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STUDY DESIGN CASE-CONTROL. Daniel E. Ford, MD, MPH Vice Dean of Clinical Investigation Johns Hopkins School of Medicine Introduction to Clinical Research July 15, 2010. STUDY DESIGNS AND CORRESPONDING QUESTIONS. Ecologic • What explains differences between groups?

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study design case control
STUDY DESIGNCASE-CONTROL

Daniel E. Ford, MD, MPH

Vice Dean of Clinical Investigation

Johns Hopkins School of Medicine

Introduction to Clinical Research

July 15, 2010

study designs and corresponding questions
STUDY DESIGNS AND CORRESPONDING QUESTIONS
  • Ecologic • What explains differences
          • between groups?
  • Case Series • How common is this finding
  • in a disease?
  • Cross-sectional • How common is this disease
  • or condition?
  • Case-control • What factors are associated
  • with having a disease?
  • Prospective • How many people will get the disease?
  • What factors predict development?
case control study design
CASE-CONTROL STUDYDESIGN

Diseased

Non-Diseased

  • Select participants based on presence or absence of disease or condition
  • Compare frequency of risk factor (exposure) between persons with disease or condition and those without
  • Differs from cross sectional studies in that the investigator determines the numbers of cases and controls rather than being determined by prevalence
case control studies assumptions
CASE-CONTROL STUDIES ASSUMPTIONS
  • Cases are representative of everyone with the disease
  • Controls are representative of everyone without the disease
  • Information on risk factors is collected in the same way for cases and controls
locating cases
Locating Cases
  • Cases may be
    • Undiagnosed
    • Misdiagnosed
    • Unavailable for study
    • Dead
  • Need to ask if cases are representative of all cases
  • Examples, patients with myocardial infarctions or patients with diabetes
case control studies sources of participants
CASE-CONTROL STUDIESSOURCES OF PARTICIPANTS
  • CasesControls
  • All cases in a community • Random sample of community
  • All hospitalized cases • Sample of hospitalized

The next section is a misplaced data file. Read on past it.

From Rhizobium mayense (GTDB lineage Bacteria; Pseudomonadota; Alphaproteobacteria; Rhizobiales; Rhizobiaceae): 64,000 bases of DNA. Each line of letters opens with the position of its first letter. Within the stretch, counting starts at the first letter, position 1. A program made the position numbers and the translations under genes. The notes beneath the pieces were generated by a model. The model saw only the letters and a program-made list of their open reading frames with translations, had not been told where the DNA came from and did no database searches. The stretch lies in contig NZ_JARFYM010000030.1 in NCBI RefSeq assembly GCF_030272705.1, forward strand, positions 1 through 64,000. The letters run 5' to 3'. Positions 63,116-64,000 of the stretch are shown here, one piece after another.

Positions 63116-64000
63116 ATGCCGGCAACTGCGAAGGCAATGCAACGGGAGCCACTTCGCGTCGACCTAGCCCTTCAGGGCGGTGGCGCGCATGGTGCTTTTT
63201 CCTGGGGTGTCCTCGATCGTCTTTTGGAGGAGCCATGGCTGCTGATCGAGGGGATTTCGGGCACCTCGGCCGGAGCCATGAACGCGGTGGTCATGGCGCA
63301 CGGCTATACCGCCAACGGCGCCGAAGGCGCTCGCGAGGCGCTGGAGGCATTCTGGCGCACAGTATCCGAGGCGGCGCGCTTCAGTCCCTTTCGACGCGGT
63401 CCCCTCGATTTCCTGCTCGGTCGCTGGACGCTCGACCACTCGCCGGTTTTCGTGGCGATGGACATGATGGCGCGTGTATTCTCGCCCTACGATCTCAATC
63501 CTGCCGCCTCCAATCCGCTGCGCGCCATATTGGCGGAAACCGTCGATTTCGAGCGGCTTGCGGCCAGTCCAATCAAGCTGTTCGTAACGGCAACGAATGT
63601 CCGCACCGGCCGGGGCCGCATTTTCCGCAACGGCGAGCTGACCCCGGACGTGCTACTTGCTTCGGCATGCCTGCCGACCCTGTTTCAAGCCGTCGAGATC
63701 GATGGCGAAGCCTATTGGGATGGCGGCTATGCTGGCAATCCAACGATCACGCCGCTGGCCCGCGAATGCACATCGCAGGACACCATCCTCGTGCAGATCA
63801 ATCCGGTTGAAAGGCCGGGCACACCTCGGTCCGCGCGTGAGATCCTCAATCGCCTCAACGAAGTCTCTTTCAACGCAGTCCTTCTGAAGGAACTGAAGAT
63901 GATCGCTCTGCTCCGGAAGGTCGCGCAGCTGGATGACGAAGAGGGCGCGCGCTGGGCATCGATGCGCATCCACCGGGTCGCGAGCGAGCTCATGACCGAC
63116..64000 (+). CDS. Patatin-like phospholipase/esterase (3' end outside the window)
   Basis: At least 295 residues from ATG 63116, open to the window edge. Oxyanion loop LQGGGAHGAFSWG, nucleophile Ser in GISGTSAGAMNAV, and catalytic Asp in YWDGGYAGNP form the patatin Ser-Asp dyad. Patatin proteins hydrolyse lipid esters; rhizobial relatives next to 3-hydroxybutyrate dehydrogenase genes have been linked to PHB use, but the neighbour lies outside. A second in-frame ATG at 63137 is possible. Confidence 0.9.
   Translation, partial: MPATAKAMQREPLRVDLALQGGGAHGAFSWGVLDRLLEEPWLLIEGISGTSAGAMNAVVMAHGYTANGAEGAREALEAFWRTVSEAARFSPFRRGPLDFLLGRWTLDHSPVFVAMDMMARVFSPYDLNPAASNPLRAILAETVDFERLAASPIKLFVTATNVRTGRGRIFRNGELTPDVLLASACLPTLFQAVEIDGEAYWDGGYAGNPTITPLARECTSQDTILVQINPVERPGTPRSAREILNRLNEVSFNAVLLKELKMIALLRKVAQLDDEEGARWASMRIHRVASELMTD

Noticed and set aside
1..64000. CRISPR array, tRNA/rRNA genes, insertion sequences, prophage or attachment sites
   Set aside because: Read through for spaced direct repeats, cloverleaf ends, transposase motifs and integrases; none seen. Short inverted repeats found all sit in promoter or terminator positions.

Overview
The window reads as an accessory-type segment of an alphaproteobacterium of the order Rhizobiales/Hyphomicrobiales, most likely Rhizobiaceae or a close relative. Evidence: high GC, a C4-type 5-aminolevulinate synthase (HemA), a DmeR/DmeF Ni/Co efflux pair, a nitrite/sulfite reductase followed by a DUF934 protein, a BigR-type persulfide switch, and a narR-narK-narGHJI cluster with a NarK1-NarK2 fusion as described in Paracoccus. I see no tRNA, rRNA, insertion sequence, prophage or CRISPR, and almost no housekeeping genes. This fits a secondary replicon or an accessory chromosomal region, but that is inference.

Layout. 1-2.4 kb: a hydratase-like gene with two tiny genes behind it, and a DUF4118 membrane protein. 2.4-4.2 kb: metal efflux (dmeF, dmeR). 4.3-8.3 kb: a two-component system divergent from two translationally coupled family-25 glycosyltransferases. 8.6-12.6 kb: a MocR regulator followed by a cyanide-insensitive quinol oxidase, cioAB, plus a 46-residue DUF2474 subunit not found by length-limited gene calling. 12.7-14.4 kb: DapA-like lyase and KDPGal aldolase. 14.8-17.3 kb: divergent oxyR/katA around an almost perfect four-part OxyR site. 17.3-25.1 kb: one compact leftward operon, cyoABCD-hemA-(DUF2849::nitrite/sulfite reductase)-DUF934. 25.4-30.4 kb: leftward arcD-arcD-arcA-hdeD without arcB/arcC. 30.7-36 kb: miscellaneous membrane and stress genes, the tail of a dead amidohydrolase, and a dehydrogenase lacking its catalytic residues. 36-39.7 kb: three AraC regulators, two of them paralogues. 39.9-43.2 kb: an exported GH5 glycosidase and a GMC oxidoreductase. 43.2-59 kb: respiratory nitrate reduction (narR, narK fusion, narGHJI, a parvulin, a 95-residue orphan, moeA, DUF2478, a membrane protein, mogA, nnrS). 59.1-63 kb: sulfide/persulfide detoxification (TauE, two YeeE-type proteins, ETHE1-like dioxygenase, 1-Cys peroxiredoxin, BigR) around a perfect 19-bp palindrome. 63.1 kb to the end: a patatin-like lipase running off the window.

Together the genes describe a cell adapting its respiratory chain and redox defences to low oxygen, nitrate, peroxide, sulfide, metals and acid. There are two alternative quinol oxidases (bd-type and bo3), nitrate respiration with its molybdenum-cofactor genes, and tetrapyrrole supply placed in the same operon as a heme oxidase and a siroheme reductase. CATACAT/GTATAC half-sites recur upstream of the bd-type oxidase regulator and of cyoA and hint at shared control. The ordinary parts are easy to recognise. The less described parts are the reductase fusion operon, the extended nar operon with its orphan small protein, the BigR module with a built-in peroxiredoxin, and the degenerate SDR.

• non-cases
  • All cases in a single • Non-cases from the same
  • hospital neighborhood
  • Any of the above • Neighborhood, spouses, sibs,
  • co-workers
case control studies selection of controls
CASE-CONTROL STUDIES SELECTION OF CONTROLS
  • Hardest part of doing a case-control study
  • No one perfect control group
  • Run the risk of selection bias or overmatching
    • Selection bias: control group not representative of all noncases, e. g., coffee and cancer of the pancreas
    • Overmatching: creates similar exposure in cases and controls
case control studies selection of controls1
CASE-CONTROL STUDIESSELECTION OF CONTROLS
  • Community-based controls are preferable but often no single best control group
  • Often there may be some selection of cases, i.e., single hospital, illness status, that can be offset by similar selection of controls
    • “compensatory bias”
  • Use multiple control groups
case control studies confounding
CASE-CONTROL STUDIESCONFOUNDING
  • Factor associated with both exposure and outcome creates a noncausal association

Y

X

Z

case control studies confounding1
CASE-CONTROL STUDIESCONFOUNDING
  • Factor associated with both exposure and outcome creates a noncausal association

Ear Crease

CAD

Age

case control studies confounding2
CASE-CONTROL STUDIESCONFOUNDING
  • Factor associated with both exposure and outcome creates a noncausal association

Male Gender

Lung Cancer

Smoking

case control studies matching
CASE-CONTROL STUDIES MATCHING
  • Makes case and control groups more comparable
  • Easy to explain and understand
  • Time-consuming, logistically difficult
  • Frequency or group matching may be easier
  • Cannot study association of matched factor with disease
case control studies adjustment
CASE-CONTROL STUDIESADJUSTMENT
  • Accomplished during analysis using stratified analysis (young and old, diabetic and nondiabetic) or multivariate models
  • Easier than matching but not as intuitive to some readers
  • Need large subgroups (age, race, etc.)
case control studies advantages
CASE-CONTROL STUDIES ADVANTAGES
  • May be only way to study etiology of rare disease
  • Study multiple etiologic factors simultaneously, generate hypotheses
  • Less time-consuming and cheaper than prospective studies
  • Require smaller sample size than prospective studies
case control studies disadvantages
CASE-CONTROL STUDIESDISADVANTAGES
  • Temporal relationship between exposure and disease unclear
  • Subject to bias because disease has already occurred
  • Do not estimate incidence or prevalence
  • Cannot study rare exposures
  • Limited to one outcome
nested case control studies
NESTED CASE-CONTROL STUDIES
  • Uses incident cases from a prospective study
  • Controls drawn from non-cases in the same study
  • Data collected at baseline prior to development of disease
  • Efficient and avoids usual limitations of case-control studies
nested case control design
NESTED CASE-CONTROL DESIGN

Now

x

x

x

1. identify cases

2. draw sample of controls

3. measure risk factors

nested case control studies when should they be done
NESTED CASE-CONTROL STUDIESWHEN SHOULD THEY BE DONE?
  • Limited number of cases in prospective study, e.g., rare outcomes like sudden death
  • Efficient use of biological specimens and resources, e.g., serum bank
  • Not enough resources to study all cases
  • Avoids usual limitations of case-control studies, i.e., temporality fulfilled
odds ratios
ODDS RATIOS